Now just Gaussian blur this a few times with a radius of 250px and you should have something that looks similar to my gradient in the below screenshot.
Next we need to add some texture but we aren’t going to add a texture we will just simply apply a noise filter. So to do this, create a new layer and fill it with black again, now go to your filter tab select noise>add noise. Once that is done set your document up as mine is in the below screenshot.
Apply this filter about 3 times and then set the layer as an overlay with an opacity of 8. This will create a faint grain to the image and add a slight sense of depth when paired with the blurred background.
A close up shot of my background now looks like the below screen shot.
Step 2: Face and shape manipulation
Now its time to drop our shapes in, we will start off with the face.
On the left side is my finished face section, on the right hand side is the original cut out.
Now as we have discussed in our previous tutorial located here http://design.creativefan.com/create-an-unbelievable-surreal-abstract-artwork-with-photoshop/ these curvy shapes protruding from the face are created using the liquefy filter, more specifically the forward warp brush in the liquefy filter.
So to create these shapes I grabbed and pulled these sections with the forward warp brush, this is exactly what you want to do. For a better explanation please see the below screen shot.
So as displayed with my beautifull arrows I pulled up on the nose making an S shape as I pulled. I then did the same process on the check bone. Nothing too complex just some simple pulls and your done! So go ahead and open up your liquefy filter and start pulling on the sections you want to distort, once you have finished we will move on the lighting correction.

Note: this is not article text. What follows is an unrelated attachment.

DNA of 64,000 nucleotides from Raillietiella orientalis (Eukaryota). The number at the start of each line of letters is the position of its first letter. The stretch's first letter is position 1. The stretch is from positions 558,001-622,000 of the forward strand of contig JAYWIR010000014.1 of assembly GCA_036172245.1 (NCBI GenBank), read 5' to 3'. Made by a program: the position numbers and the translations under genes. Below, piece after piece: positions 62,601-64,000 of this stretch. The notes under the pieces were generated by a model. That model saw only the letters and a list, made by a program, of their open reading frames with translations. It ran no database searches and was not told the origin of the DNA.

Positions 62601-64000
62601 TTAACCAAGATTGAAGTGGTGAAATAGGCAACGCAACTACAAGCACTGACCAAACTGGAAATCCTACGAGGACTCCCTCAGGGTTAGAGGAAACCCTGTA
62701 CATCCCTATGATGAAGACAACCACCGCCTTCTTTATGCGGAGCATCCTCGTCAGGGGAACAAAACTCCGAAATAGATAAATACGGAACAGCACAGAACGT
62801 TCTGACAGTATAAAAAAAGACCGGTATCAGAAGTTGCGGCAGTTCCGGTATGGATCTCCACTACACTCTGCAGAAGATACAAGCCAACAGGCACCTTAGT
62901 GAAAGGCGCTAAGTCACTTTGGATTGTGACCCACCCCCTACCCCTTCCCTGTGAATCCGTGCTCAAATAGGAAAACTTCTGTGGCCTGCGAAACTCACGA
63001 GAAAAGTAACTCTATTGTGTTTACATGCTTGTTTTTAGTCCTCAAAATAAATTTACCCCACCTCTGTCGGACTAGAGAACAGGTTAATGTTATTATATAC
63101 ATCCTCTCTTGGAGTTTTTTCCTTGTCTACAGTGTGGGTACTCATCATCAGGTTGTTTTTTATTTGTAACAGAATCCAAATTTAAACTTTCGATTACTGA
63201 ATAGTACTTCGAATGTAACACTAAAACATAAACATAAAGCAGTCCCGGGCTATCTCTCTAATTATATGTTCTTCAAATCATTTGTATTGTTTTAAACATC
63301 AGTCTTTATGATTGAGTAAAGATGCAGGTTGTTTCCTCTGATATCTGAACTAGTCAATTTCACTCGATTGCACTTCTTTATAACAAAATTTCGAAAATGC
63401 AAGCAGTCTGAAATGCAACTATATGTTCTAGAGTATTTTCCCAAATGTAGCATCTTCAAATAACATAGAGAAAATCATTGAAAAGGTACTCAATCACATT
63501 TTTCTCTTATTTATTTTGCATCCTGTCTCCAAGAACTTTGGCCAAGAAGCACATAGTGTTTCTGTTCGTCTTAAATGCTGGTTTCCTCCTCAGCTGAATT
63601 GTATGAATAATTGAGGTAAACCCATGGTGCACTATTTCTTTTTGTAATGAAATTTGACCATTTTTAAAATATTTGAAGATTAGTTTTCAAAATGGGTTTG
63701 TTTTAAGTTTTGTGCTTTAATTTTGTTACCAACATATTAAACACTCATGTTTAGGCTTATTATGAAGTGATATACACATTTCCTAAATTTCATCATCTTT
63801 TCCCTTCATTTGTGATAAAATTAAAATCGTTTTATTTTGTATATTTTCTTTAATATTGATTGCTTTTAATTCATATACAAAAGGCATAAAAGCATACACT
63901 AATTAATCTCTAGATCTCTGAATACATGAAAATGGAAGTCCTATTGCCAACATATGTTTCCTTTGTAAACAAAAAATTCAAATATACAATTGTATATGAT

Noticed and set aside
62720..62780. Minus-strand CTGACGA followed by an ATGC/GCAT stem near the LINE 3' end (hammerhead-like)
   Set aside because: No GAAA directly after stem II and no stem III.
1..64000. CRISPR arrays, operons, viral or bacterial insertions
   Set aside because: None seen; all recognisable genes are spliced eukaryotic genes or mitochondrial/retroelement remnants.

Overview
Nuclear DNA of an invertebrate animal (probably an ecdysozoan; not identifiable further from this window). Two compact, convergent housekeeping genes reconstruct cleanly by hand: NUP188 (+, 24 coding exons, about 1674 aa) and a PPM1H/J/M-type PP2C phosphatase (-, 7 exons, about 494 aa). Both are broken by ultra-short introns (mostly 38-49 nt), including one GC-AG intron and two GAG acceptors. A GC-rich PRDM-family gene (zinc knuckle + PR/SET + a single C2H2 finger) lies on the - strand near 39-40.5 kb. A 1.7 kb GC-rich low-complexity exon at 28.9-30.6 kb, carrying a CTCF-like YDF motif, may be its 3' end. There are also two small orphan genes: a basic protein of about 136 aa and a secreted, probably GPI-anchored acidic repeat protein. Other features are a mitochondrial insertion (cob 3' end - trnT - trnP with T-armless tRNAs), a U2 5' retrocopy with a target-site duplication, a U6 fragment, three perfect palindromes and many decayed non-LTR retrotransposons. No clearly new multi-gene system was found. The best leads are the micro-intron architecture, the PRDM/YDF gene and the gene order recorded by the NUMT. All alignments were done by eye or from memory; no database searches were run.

Now that your face Is been pulled its time to contemplate how to burn/dodge this to create a 3D like effect. This again, is something we have discussed preciously in another tutorial located here http://design.creativefan.com/create-an-unbelievable-surreal-abstract-artwork-with-photoshop/ But for everyone who has not seen that tutorial we will cover it again here.
Looking at the above image you can see the arrows are colored according to that representation. Obviously the purple light from above shines down on the face and highlights certain areas (the red arrows) and some are left dark/darkened (the green). This may seem very elementary however it’s the key to creating the 3D look we want. Its also important to take into consideration the sections that are not in hidden from the light but are still burnt, like the top green arrow. This is because other sections are above it preventing the light from hitting it, sections like this usually are bent/curved sections and it important that you handle them correctly.